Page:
The new rules are likely to lead to increased follow-on antitrust actions in China given the enforcers' continued focus on RPM, among other antitrust issues. Parties subject to government antitrust investigations now face more uncertainty than ever when deciding whether and how to resolve a case with enforcers, including whether or not to seek judicial review of any administrative penalty decision. To date, defendants have challenged few penalty decisions in the Chinese courts given the relatively small chance of reversal. However, the elevated risk of follow-on monetary damages imposed by the courts, the enforcer's fines, and the binding presumptions associated with those decisions are likely to lead to more administrative litigation seeking judicial review of enforcer decisions.  

Three Key Takeaways

  1. Unchallenged administrative penalty decisions are now precedential for the purposes of follow-on antitrust litigation in the Chinese courts. The Miao Chong decision therefore lowers the bar for plaintiffs to file follow-on antitrust litigation.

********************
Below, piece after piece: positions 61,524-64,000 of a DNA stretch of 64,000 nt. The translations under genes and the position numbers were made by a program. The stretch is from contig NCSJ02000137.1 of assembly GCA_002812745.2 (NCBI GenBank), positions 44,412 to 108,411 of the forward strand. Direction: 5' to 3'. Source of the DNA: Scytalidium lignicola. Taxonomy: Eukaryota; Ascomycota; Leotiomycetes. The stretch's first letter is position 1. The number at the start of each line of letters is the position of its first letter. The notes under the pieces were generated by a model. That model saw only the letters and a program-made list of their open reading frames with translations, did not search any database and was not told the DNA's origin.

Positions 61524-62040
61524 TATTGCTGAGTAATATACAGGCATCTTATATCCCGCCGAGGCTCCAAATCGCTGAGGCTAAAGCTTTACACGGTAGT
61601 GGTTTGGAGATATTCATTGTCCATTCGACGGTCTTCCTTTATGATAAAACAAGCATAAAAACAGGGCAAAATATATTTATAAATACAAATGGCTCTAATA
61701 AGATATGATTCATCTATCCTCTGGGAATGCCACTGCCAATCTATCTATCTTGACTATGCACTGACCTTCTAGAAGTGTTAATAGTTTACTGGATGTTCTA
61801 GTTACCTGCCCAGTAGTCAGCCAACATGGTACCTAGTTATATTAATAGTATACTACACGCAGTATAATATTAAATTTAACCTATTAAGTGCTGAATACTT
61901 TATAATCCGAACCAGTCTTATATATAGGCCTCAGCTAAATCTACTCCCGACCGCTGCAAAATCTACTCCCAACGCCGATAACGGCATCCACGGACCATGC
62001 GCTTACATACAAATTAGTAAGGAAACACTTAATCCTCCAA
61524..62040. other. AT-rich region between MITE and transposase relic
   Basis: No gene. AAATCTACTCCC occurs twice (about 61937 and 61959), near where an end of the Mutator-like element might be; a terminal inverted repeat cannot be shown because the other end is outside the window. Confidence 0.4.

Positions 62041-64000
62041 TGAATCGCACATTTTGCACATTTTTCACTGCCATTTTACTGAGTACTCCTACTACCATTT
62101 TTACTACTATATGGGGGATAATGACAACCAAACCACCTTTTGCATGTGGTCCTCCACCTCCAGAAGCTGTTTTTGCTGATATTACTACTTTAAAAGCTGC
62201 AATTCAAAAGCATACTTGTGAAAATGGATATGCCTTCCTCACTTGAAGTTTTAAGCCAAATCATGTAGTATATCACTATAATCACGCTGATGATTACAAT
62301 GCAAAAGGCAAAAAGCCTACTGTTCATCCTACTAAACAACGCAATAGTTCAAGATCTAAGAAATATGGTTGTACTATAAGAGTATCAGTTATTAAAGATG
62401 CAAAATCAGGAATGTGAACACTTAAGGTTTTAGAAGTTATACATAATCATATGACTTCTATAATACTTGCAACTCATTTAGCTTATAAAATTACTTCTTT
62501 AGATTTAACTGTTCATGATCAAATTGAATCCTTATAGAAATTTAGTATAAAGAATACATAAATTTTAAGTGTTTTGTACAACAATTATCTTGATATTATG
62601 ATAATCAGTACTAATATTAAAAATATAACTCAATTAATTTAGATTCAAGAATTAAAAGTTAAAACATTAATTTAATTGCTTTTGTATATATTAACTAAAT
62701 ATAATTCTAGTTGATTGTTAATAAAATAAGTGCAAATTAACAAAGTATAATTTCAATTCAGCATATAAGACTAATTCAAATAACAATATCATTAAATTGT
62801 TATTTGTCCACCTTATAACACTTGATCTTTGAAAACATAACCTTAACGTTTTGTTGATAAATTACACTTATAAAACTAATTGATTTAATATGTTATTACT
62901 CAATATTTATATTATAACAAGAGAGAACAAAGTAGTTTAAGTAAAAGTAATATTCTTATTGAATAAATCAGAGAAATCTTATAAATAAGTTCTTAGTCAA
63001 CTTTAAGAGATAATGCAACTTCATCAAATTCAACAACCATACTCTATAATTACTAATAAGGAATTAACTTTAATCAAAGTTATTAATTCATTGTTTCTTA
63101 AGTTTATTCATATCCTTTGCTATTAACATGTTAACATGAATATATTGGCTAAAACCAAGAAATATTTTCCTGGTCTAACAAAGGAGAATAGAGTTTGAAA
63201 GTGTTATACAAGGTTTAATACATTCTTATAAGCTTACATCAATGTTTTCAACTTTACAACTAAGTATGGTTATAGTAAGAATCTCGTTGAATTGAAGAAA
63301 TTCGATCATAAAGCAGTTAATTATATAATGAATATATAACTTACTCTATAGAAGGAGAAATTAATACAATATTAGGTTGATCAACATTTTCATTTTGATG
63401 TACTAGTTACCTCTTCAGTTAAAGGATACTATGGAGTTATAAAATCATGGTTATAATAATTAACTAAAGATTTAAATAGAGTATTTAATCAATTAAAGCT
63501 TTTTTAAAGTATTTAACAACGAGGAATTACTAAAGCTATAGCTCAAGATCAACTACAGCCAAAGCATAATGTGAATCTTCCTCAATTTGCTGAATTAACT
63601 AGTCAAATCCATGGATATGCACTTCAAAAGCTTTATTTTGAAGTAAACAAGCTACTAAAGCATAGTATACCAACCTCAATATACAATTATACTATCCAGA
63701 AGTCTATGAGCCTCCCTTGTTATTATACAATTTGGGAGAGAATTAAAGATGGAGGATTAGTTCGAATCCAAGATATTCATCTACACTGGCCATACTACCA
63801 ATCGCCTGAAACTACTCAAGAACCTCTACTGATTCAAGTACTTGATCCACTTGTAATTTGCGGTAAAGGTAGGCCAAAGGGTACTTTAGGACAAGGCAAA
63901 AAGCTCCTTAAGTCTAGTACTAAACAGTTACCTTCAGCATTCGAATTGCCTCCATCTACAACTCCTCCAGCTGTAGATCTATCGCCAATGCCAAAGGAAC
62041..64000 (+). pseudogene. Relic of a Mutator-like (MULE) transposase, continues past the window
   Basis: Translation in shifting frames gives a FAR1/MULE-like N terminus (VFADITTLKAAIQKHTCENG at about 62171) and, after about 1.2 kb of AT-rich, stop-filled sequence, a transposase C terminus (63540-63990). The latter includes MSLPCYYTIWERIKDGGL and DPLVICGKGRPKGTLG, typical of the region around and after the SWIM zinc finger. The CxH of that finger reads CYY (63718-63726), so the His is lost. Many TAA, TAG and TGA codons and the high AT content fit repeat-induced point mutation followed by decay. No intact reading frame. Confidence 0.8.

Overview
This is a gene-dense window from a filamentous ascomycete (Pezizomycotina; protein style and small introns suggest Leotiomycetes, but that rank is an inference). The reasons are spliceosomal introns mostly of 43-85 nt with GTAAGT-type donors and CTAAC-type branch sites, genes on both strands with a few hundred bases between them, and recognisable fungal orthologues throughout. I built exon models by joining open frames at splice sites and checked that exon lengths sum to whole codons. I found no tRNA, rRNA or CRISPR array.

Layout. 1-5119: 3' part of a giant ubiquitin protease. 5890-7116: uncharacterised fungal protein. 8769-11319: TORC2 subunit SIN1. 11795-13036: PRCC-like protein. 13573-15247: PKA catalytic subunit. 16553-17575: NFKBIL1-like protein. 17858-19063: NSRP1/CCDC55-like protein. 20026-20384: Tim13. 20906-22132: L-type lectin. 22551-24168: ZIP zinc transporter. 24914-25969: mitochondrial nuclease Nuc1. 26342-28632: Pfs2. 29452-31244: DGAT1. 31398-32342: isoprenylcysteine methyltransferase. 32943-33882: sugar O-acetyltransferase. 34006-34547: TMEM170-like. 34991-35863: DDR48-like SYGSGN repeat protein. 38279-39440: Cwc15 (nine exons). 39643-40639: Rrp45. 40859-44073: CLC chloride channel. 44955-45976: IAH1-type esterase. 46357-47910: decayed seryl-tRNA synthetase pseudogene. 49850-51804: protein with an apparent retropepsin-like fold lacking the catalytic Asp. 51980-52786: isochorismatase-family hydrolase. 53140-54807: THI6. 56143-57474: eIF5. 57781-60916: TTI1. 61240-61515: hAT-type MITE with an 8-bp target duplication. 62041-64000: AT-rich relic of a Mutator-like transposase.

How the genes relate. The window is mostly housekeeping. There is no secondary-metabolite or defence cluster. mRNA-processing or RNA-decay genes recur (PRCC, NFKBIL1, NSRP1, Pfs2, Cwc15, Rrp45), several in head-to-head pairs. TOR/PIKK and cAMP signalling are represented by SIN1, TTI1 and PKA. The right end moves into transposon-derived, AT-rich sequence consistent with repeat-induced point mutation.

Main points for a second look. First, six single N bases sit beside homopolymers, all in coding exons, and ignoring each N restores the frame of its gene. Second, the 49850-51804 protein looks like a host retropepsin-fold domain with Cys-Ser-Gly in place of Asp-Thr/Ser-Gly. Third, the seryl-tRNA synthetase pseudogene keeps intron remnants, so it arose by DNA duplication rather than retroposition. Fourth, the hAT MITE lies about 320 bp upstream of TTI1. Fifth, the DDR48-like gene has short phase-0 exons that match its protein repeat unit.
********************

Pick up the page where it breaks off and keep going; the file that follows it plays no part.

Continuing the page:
1. Although defendants historically challenged few antitrust administrative penalty decisions, the SPC's Miao Chong decision significantly alters the incentives to do so. Expect to see more defendants challenge such decisions in the Chinese courts.
  1. The Miao Chong decision answers a key question following the 2022 AML amendments in the affirmative—whether the Chinese courts would find an RPM violation in the absence of upstream market power. Companies with RPM policies that operate in China should take this opportunity to reevaluate those policies.